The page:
"How long are you going to be, Madam?"

"Oh, about an hour and a half," I said gaily, handing the nice valet driver my keys.

In a triumph of personal organization, I had actually managed to get from the suburbs to the Willard Hotel in time to attend a lunchtime speech.

It is not an easy thing to get from the suburbs to the Willard Hotel, you know, certainly not on time and fully dressed. It takes planning. It takes discipline. It requires a person to fend off a hundred other infinitely expandable errands and tasks that are clamoring to be completed, that tempt a person to leave too late or eventually not at all. I was darned pleased with myself to have made it.

The carpeted steps met my feet gently as I approached the gleaming front doors. Ah, it was good to be downtown during the day, amid all the tourists and the purposeful men and women in suits! There was the distant Capitol, boiling with intrigue. Here was a hushed and luxurious lobby. What a pleasant change it made from the domestic sphere.

There was another aspect to this event that made the day especially satisfying: It marked a victory over the forces of chaos and mismanagement.

Ours is a busy household, into which paperwork flows like a never-ending herd of stampeding wild animals. The sheep of this paperwork must be separated from the goats, and unfortunately, the cowboy -- as you might say -- is not the world's most organized fellow. He isn't a fellow, either; he is your humble columnist.

I do not like to think how often crucial sheep-papers have accidentally been filed with goat-papers, or lost entirely among the buttes and canyons of the Monument Valley that is my desk.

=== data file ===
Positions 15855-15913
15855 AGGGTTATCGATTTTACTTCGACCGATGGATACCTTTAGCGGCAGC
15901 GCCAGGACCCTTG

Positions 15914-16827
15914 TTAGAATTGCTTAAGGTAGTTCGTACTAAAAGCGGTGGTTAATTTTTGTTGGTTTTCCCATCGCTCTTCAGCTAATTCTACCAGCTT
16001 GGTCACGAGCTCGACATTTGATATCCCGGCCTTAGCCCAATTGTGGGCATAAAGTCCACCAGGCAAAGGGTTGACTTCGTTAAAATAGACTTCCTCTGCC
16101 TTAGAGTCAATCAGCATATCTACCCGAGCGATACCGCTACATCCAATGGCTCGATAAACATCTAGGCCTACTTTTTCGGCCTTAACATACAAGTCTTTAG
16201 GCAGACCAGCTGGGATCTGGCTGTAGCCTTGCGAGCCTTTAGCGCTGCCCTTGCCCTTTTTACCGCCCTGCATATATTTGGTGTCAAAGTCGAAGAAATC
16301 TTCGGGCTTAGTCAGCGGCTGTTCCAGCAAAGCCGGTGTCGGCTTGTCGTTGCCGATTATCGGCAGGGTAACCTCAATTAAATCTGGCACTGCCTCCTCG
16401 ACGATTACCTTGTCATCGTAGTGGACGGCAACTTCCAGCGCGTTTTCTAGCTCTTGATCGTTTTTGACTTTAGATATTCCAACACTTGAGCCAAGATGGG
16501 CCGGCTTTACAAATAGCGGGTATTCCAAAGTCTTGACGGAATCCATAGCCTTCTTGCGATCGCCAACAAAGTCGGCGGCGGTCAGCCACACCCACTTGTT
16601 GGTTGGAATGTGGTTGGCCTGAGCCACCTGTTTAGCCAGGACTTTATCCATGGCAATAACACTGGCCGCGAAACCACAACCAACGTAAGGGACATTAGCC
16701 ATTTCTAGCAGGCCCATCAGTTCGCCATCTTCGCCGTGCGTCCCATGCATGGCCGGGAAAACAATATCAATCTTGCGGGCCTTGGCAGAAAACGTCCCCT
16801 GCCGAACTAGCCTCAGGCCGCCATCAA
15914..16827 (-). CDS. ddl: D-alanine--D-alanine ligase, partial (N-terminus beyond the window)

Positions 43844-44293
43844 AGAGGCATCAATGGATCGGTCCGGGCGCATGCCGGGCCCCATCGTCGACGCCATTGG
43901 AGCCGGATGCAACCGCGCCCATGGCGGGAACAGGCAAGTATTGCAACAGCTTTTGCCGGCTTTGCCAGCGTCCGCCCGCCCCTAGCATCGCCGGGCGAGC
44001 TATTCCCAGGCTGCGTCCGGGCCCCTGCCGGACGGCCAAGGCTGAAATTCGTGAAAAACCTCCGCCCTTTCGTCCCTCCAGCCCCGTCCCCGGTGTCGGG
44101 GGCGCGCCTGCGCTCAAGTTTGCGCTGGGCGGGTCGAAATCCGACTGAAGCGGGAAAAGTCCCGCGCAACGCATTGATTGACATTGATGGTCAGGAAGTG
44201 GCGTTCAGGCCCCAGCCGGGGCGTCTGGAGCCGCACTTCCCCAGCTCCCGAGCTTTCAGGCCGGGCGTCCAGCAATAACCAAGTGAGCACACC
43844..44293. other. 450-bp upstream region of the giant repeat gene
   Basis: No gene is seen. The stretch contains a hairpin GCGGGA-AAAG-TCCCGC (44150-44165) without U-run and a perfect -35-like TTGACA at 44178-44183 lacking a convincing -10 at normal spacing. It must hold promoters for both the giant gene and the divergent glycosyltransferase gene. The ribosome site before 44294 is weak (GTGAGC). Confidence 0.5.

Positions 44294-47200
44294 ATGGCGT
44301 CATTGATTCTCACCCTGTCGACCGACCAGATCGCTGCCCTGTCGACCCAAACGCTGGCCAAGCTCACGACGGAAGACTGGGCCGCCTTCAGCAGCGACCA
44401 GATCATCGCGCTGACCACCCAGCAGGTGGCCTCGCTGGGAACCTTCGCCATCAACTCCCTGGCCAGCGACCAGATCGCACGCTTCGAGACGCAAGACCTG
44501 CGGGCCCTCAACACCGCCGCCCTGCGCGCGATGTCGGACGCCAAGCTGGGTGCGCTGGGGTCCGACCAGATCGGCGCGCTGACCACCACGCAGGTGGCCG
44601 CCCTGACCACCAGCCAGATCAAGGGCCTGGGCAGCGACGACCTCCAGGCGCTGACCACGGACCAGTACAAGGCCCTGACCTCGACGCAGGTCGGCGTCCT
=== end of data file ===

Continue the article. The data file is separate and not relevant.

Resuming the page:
So you will appreciate the miracle: I had managed not only to keep track of the invitation but also to reply to it, to enter the date into the calendar and, mirabile dictu, to have put the invitation in my handbag ahead of time so that I would not accidentally leave it behind when the day came. Plus, I'd made it in person. Success!

"Good afternoon, Madam," said a nice woman behind the front desk. "May I help you?"

Why yes, thank you. She pointed me in the right direction, and I clicked across the lobby. It was very quiet, that lobby. I checked my phone and saw that the lunch had in fact started a few minutes earlier. Quickening my pace, I entered a plush hallway.

It was odd. The hallway was empty save for a lone man bent over his laptop. No doubt the hour was too early for people to be sipping Champagne from the glasses laid out on each low table, but still -- you'd expect to see at least a little life. I reached into my handbag for the invitation.

Had I got the room wrong? I glanced at its creamy surface and saw that I had not got the wrong room. Then I saw something else and let out an involuntary cry.

"Is something wrong, Madam?"

Oh, it was a triumph of personal organization all right.

As a herd of invisible livestock surged past me, frisking and bawling, I held the invitation out toward the nice hotel employee.

"Nothing's wrong," I said feebly, "I'm just a week early, is all."

Meghan Cox Gurdon's column appears on Sunday and Thursday. She can be contacted at mgurdon@washingtonexaminer.com.